On Tuesday, senior guard Chasson Randle solidified his place in the list of all-time Stanford basketball greats. Right before the half of the semifinal matchup against Old Dominion in the NIT, Randle stepped to the free-throw line to score his 2,337th point of his career, putting him at the top of Stanford’s all-time scoring list. In honor of this achievement and the end to his remarkable career at Stanford, here are some of his top moments.
- Randle’s career started in Rock Island High School, where he became his school’s leading scorer and rebounder. He led his team to an Illinois state championship before being recruited to Stanford.
- He hit the ground running at Stanford, leading the team with 13.8 points per game in his first season with the Cardinal. Randle was named to the Pac-12 All-Freshman team and ultimately helped Stanford win the NIT that year.
- Randle began to play point guard in his junior year and once again excelled. He was named to the All-Pac-12 first team and played an integral part in the Stanford’s team’s incredible tournament run that landed it into the NCAA Sweet Sixteen. Randle averaged 18.8 points per game throughout this season.
- His success continued into his senior season on the Farm. Back in January, Randle scored his 2,000th point against Arizona in Maples Pavilion, making him only the third player in the history of the program to do so. He was once again voted first team All-Pac-12 at the end of this season and was also named to the first team Academic All-American.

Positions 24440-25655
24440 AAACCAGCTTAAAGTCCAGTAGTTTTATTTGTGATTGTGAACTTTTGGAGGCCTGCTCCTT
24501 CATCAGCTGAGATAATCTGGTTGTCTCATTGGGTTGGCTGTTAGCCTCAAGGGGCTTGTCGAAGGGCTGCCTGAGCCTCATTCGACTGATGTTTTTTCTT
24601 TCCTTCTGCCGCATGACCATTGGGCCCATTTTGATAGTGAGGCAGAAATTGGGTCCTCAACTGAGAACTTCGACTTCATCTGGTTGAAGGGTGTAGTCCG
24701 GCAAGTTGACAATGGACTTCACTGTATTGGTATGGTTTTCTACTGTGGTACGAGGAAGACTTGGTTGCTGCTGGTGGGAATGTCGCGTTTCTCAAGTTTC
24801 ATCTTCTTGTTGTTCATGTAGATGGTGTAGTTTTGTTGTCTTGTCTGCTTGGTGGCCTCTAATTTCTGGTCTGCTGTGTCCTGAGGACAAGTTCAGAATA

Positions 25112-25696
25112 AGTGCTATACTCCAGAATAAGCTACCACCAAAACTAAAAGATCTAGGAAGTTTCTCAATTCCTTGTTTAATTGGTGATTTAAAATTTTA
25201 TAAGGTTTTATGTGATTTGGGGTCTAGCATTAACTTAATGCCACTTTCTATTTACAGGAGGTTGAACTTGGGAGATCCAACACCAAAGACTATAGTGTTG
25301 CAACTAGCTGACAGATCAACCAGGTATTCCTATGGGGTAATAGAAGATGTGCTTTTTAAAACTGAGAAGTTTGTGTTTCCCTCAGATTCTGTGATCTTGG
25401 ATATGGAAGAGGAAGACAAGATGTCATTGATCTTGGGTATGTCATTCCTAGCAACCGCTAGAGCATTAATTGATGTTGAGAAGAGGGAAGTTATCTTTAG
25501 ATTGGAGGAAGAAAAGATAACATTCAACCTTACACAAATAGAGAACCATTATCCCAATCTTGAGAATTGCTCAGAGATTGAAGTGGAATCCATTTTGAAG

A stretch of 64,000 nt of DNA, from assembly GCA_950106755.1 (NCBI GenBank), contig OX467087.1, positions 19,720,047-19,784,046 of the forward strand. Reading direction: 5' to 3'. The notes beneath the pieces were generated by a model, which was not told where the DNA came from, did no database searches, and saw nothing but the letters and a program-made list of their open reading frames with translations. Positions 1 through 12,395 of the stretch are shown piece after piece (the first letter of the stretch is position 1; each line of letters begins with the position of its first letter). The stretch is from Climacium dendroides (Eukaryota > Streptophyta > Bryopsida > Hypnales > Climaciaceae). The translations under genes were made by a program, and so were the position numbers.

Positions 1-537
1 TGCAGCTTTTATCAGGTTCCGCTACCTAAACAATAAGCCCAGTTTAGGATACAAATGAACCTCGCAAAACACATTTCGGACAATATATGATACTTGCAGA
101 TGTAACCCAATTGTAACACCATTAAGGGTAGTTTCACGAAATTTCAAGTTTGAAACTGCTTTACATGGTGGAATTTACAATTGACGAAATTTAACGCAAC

- In his second-to-last game with the Cardinal, Randle scored 24 points to bring his total high to 2,350 points, a record that will likely last for years. In his final game of his career — the NIT championship game — Randle scored four clutch free throws to regain the lead in the final minute of the game to lead the Cardinal to their third NIT championship title.
With the end of the season, Stanford will say goodbye to a player who took the record books by storm and whose legacy will last well into the future.
Contact Jack Seaton at jrseaton ‘at’ stanford.edu.